News

Milk production lags amid cost pressure: report

By Dairy News

Dairy Australia’s February Situation and Outlook report revealed declining milk production and continuing cost pressure on farmers.

Milk production continues to lag behind 2017–18 levels, tracking 4.8 per cent lower for the current season to December and the impact of tough seasonal conditions is placing further pressure on many farmers.

Dairy Australia’s forecast for 2018–19 milk production has been adjusted to reflect a 7 per cent to 9 per cent decrease relative to 2017–18, equating a total of between 8.45 and 8.65 billion litres for the full season.

Whilst some farmers in the southern regions experienced a better than expected later spring and early summer this season, many farmers in NSW, Queensland, east Gippsland and northern Victoria have faced significant seasonal difficulties.

High prices for grain, hay and irrigation water persist with consequences being felt by the broader industry.

However, global dairy markets reveal healthy import demand with key markets continuing to grow including China (up 3 per cent), Japan (up 5 per cent) and Southeast Asia (up 6 per cent).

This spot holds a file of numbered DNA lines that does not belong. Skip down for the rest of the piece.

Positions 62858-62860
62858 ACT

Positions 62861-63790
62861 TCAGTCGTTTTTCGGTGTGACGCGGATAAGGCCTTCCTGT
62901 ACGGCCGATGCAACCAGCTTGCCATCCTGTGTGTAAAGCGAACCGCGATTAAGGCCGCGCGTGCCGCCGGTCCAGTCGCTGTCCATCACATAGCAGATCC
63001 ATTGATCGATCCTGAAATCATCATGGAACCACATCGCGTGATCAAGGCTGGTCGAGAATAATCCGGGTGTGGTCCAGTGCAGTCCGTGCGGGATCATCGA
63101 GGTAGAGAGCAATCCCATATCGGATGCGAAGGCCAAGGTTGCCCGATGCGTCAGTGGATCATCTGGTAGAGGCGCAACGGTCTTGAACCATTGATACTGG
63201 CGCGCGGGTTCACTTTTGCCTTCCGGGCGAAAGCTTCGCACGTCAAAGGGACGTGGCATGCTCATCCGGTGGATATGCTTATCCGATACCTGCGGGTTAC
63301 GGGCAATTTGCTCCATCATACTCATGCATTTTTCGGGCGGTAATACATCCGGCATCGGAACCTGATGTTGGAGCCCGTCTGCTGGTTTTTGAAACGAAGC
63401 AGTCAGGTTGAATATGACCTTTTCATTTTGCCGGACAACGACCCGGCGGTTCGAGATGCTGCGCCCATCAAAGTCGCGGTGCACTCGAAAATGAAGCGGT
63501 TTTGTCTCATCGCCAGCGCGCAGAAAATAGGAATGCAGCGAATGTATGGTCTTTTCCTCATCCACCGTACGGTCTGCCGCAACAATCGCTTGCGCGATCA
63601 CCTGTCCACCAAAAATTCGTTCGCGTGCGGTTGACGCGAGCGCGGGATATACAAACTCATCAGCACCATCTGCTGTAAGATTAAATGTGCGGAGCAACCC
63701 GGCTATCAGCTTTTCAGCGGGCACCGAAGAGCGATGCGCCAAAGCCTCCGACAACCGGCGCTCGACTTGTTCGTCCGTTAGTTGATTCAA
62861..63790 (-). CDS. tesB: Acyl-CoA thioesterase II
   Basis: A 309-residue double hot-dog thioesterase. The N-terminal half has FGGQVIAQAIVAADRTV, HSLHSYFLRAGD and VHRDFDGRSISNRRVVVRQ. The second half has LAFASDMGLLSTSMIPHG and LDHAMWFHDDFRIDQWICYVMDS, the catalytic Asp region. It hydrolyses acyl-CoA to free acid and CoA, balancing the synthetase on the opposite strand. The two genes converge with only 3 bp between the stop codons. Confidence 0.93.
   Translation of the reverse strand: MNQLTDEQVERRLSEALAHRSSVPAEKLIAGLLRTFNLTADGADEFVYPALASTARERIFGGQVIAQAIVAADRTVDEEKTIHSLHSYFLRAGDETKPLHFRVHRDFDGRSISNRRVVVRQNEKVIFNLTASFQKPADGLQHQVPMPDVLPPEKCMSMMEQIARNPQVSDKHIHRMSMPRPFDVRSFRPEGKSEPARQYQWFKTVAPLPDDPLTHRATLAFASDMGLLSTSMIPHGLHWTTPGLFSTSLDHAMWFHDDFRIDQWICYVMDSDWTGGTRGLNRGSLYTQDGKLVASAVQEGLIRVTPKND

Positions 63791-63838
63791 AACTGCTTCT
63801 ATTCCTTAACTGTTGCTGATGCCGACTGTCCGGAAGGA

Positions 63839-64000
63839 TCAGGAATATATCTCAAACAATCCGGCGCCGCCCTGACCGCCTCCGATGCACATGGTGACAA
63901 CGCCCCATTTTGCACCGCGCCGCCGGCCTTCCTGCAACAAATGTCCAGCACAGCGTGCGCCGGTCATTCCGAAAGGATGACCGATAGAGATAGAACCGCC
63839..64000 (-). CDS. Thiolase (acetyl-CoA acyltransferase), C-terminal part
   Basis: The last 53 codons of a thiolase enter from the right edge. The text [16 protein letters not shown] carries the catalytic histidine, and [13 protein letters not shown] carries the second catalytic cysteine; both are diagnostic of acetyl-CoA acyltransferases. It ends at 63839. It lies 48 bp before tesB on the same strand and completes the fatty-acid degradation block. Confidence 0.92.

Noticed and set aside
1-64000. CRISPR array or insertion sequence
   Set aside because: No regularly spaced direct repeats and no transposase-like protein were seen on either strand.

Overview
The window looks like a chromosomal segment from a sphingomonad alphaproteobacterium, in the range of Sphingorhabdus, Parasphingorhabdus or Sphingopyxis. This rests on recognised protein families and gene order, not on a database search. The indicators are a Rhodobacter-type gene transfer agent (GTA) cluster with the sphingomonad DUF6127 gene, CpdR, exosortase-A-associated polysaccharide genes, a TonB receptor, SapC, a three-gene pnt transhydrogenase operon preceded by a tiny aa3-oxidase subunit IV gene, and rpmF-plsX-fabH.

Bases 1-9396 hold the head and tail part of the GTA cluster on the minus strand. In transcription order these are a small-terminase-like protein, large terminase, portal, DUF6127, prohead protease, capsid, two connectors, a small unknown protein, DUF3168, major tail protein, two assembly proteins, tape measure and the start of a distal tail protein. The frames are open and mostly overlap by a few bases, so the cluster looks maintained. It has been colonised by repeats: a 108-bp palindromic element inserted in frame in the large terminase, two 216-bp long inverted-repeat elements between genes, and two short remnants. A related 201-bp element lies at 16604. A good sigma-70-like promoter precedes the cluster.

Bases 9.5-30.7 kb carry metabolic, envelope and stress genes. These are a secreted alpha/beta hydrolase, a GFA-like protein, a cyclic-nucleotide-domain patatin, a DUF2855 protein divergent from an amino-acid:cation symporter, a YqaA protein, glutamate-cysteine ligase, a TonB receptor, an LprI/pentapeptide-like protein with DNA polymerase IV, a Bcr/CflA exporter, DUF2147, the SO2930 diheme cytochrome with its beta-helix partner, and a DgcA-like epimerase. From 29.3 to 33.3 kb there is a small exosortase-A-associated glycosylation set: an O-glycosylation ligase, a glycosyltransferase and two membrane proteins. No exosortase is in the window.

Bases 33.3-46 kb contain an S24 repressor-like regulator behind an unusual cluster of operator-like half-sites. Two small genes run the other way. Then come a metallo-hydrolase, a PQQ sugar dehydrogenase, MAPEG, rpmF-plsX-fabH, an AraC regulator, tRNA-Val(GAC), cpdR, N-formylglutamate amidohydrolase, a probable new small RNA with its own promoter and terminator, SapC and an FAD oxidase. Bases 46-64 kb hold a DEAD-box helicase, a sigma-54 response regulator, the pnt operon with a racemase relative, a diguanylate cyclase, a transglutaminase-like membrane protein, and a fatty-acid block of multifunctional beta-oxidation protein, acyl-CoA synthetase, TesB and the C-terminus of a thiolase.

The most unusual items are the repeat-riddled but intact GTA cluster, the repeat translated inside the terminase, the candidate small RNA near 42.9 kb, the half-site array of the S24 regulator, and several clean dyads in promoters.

Dairy Australia’s senior industry analyst John Droppert said the ongoing growth in markets like China and Japan provided some comfort for the Australian dairy industry in an environment that was proving challenging for many farmers.

“It’s easy to lose sight of the positive in an environment of rising costs of production, a challenging domestic market and tough seasonal conditions. Many farmers have had to make difficult decisions, and the numbers often aren’t pretty, but there are positives to be found in the broader market, Mr Droppert said.

“As well as overseas, there are opportunities closer to home, and premium offerings are selling well in the Australian domestic market generating increased unit value,” he said.

“In addition, this week we’ve seen Woolworths announce plans to increase private label fresh milk prices by 10 cents per litre, passing that amount directly to farmers who supply the product. It’s too early to quantify the full implications of this decision, but for farmers it has been a welcome one.”

With farm input costs likely to remain high in the coming months, Mr Droppert highlighted the value of information and resources such as the Situation and Outlook, to inform farm business decision-making.

“As farmers prepare for autumn and winter, Dairy Australia will be dedicated to providing the latest international and domestic market trends, statistics and facts to Australian farmers, in addition to onground support through the Regional Development Programs,” Mr Droppert said.

The February Situation and Outlook report is available at www.dairyaustralia.com.au